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The Double-period
Distinction Between Bipartite And Tripartite Forms
Lesson 4
The Sonatine Form
The Exposition
The Recapitulation
T The Second Rondo Form
The Necessity Of Form In Music
The Melodic Figure

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The Exposition
The Recapitulation
Repetition Of The Parts
Exact Repetitions
The Principal Song
The Sonata-allegro Form
2 Abbreviation Of The Regular Form
Perfect Cadence
Lesson 16

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The Exposition
Lesson 9
The Melodic Figure
Origin Of The Name
Modified Repetitions
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The Double-period
Lesson 7
Lesson 14
Contents Of The Phrase

Preliminary Tones

It is a singularly effective and pregnant quality
of the element of musical rhythm, that its operations are not bounded
by the vertical bars which mark off the measures. That is to say, a
rhythmic figure (and, in consequence, a melodic figure or motive) does
not necessarily extend from bar to bar, but may run from the middle (or
any other point) of one measure, to the middle (or corresponding point)
of the next; precisely as prosodic rhythm comprises poetic feet which
begin either with an accented or with an unaccented syllable. See Ex.
10. Hence the significant rule, that a melodic member may begin at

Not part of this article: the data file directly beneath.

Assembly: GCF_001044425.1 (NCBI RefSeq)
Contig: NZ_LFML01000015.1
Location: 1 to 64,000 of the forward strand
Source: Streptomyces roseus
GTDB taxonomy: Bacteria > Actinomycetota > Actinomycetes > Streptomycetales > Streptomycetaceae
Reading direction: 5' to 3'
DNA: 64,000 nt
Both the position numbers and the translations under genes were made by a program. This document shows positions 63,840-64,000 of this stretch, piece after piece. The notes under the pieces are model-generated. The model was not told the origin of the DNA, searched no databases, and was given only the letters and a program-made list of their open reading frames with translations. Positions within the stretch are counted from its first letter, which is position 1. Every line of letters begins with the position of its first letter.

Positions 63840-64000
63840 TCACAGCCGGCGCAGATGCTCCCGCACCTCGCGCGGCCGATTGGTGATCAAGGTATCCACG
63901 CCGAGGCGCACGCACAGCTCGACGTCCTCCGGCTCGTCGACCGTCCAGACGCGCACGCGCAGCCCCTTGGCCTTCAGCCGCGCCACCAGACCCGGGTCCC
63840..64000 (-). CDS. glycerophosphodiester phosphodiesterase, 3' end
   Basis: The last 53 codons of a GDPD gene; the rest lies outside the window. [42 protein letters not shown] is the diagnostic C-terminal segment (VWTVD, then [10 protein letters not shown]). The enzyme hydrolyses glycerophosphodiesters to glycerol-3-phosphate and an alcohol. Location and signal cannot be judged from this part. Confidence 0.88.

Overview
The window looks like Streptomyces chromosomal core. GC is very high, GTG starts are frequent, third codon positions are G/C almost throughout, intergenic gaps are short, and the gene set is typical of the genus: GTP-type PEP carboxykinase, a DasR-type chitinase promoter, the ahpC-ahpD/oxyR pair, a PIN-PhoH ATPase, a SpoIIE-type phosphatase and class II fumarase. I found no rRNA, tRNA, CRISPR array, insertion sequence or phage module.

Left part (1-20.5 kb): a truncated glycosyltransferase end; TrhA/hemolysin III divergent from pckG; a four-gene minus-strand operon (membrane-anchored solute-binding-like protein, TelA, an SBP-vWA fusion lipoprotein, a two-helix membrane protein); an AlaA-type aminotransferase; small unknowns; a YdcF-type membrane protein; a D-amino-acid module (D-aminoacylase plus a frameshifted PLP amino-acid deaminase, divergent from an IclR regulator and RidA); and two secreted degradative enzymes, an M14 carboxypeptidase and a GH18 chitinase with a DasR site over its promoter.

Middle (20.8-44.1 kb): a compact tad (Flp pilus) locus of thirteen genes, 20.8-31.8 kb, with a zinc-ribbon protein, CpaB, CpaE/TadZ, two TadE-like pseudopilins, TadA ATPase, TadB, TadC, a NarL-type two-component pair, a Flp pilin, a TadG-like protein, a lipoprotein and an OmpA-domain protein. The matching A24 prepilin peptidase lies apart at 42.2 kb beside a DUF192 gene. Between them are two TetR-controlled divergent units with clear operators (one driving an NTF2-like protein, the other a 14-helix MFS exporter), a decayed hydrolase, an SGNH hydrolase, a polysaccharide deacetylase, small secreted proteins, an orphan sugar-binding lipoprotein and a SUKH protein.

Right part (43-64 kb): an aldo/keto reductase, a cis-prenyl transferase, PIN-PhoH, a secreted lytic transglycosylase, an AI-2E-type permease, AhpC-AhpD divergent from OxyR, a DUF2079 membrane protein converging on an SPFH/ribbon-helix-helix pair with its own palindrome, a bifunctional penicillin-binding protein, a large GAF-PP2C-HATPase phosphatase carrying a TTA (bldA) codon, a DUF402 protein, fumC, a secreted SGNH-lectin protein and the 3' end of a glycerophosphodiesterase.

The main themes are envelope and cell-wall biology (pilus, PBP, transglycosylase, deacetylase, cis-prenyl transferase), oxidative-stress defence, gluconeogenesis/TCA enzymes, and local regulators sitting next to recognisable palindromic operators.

any part of a measure, upon an accented or an unaccented beat, or upon
any fraction of a beat. For example:--

In No. 1, the motive begins squarely with the measure, upon the
accented beat. In No. 2, the same motive is enlarged by two tones at
the outset, which locates its beginning upon the fourth 8th--the second
half of the second beat. In No. 3 the motive begins upon an accented
beat, but it is the lighter (secondary) accent of the 3d beat. The
various conditions of unaccented beginnings in Nos. 4, 5 and 6 are
easily recognizable. In No. 7 quite a large fraction of a measure
precedes the first accent (at the beginning of the full measure).
Examine, also, all the preceding examples, and note the different
accented or unaccented locations of the first tone, in each figure and

When a figure or motive starts at the accented beat, it begins, so to
speak, in the right place; any tone or tones which precede the accent
are merely preliminary or introductory tones. While they are very
desirable and necessary, in the fulfilment of certain purposes, they
are not an essential part of the motive; they appear to represent the
ornamental rather than the stable element of the melodic sentence, and
their employment is therefore a matter of option and taste rather than
of absolute necessity. The accent indicates the point where the body
of the motive begins; the accent is the point where the stake is
driven; all that goes before is simply preparatory,--the changeable
material which flutters about the fixed center. Therefore the
preliminary tones do not indicate the essential or actual beginning
of the motive, but its apparent or conditional beginning only; or what
might be called its melodic beginning. For this reason, also, the